He stands back and spreads his arms. “Every morning, we celebrate!” His smile turns ecstatic. “You must come. There will be all sorts of delicious food as we celebrate the new day. Please come to our celebration!”
“Thank you so much! I’d be delighted!” How wonderful to celebrate each new day.
My room is clean but shabby. The dark green bedspread has some snags and loose threads. The cream wallpaper with a brown fleur de lis pattern is torn here and there. The ancient television hunches on its stand like a giant toad, and a bare wire connects it to the power outlet instead of a normal cord and plug. There’s a little coffee pot on the desk with a packet of coffee and containers of creamer and sugar. Next to the desk is a refrigerator. The ice cube trays in the freezer are full, a good thing to discover since the ice machine I passed on the way to my room had an “Out of Order” sign on it. I go back to my red Geo Prism, lift the icebox out of the trunk, and lug it into my room.
I close the drapes and sit on the edge of the bed. I tug my hiking boots off. I look at the map with its colorful little cartoons of boats in the lake and people fishing. I might as well take a walk and see if any of the restaurants look good. But first, I want a shower.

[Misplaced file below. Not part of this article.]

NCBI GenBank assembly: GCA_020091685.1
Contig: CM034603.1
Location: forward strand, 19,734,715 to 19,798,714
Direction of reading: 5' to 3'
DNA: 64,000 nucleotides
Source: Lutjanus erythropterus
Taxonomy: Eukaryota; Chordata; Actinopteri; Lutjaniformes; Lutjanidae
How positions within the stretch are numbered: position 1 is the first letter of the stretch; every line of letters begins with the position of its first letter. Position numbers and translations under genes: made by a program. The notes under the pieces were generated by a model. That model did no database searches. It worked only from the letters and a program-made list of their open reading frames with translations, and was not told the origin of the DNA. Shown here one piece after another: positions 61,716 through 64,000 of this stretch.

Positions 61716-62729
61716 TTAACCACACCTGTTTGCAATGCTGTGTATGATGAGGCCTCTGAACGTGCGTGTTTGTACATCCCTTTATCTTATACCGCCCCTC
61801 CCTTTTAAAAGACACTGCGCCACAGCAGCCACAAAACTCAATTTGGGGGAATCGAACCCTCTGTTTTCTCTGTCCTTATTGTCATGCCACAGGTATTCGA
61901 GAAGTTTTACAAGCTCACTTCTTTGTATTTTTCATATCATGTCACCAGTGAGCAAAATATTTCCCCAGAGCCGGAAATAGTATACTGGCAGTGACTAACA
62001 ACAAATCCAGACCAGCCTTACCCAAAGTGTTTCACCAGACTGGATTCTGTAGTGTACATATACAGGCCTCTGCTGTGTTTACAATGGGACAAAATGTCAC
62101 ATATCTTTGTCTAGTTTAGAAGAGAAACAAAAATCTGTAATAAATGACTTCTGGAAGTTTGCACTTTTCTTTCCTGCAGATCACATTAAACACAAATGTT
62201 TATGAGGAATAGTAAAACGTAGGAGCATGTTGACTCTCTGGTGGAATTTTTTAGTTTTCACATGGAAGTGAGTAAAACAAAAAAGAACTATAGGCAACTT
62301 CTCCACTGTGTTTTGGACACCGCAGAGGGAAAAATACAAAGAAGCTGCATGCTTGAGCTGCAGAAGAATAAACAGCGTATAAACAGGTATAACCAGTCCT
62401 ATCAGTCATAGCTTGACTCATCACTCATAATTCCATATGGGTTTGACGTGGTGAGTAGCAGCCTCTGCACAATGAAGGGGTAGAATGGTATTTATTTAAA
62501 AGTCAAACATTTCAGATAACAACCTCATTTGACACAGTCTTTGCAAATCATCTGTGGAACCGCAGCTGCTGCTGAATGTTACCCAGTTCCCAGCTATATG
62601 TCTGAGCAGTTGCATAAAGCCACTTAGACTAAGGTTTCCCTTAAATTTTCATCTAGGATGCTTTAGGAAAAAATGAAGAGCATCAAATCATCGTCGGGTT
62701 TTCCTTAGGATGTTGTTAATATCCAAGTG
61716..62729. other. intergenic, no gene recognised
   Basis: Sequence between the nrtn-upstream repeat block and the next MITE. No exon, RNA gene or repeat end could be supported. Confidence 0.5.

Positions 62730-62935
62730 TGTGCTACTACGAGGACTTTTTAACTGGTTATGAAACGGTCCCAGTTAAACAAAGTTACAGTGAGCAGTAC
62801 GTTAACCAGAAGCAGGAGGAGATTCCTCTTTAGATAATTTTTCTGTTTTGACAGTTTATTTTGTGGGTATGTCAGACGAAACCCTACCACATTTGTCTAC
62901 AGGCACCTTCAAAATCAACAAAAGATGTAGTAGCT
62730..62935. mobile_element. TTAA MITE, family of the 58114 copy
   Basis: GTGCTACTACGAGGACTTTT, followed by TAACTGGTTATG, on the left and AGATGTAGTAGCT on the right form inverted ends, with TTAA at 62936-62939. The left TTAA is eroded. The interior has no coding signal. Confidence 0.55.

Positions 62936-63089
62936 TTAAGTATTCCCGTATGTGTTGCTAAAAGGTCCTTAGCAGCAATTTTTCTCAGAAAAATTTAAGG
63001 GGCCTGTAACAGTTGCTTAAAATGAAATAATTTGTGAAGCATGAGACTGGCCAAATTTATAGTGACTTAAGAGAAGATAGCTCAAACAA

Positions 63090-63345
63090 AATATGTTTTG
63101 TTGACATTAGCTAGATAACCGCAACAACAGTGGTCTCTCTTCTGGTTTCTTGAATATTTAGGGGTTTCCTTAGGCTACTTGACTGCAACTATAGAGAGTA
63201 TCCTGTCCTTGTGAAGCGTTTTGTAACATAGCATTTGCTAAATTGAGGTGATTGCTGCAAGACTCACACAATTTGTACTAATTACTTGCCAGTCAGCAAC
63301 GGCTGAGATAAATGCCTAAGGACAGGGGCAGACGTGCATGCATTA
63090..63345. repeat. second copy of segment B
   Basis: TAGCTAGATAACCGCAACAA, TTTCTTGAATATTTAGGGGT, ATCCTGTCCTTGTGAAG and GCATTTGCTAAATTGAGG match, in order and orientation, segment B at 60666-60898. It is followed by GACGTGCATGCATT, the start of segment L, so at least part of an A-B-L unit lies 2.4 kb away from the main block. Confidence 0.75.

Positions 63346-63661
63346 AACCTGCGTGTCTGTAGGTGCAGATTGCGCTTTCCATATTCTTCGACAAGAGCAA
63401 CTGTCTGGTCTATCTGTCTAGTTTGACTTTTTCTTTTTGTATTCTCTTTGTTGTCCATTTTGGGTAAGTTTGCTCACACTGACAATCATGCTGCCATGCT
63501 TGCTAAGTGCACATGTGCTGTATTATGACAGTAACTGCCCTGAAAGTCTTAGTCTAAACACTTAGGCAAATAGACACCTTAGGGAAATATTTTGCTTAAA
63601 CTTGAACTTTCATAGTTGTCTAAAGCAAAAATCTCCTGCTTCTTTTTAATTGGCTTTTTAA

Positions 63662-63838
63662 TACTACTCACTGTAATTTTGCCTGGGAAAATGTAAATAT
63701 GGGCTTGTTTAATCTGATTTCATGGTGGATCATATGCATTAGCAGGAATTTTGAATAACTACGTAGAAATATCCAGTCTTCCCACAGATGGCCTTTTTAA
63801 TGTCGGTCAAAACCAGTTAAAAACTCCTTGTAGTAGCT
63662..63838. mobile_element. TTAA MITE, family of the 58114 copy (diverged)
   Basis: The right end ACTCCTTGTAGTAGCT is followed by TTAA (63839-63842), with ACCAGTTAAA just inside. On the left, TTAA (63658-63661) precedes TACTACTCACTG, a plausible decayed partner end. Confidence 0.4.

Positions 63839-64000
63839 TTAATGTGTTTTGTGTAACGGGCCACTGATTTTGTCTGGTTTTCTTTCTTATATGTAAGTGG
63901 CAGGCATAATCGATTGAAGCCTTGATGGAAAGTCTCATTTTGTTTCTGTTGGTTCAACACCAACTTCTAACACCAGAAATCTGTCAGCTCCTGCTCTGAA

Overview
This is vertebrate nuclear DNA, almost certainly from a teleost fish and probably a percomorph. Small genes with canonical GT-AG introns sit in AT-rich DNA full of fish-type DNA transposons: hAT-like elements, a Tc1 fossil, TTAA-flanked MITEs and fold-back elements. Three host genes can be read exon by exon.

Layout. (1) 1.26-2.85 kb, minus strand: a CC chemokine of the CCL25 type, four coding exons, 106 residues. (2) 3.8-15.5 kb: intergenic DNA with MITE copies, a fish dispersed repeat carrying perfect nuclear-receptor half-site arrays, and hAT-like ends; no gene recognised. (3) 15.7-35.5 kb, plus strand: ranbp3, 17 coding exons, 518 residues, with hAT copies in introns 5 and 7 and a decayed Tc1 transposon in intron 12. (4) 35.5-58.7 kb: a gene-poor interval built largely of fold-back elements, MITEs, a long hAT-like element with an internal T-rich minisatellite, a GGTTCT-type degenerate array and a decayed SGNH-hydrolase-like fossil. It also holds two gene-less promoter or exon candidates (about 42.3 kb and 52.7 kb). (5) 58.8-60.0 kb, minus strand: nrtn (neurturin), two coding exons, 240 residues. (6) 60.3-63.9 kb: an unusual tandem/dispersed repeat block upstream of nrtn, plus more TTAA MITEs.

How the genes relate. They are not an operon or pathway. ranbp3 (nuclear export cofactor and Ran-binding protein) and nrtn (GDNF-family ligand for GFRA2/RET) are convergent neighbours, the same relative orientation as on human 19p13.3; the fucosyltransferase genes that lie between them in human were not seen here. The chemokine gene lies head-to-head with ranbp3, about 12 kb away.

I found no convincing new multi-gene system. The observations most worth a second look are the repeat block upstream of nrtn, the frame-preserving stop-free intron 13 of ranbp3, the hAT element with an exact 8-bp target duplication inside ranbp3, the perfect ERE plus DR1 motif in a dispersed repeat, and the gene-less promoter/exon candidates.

The bathtub has been scrubbed, but the deep rust stains make it look dirty. I hesitate. Oh, don’t be such a wuss, I tell myself. I move the big round faucet dial to medium hot and give it a pull. The pipes groan. Water spits and sputters from the shower head before it settles into a warm stream. I step in. This place is ready to fall apart!
I head up Main Street on foot. The sidewalk is dark between the round streetlights. It feels creepy. I pass a big clock on a fluted pole; it looks just like the pocket watch my dad had when I was growing up. It’s five after eight. I walk faster. This is just like Main Street in every small town out in the middle of nowhere. What am I doing here? I pull my jacket tight around me. The night streets in Portland feel safer.
I turn around and head back to the Sleepy Bear. I’ve got cheese and apples in my ice box. I have crackers and nuts. I’ll make do.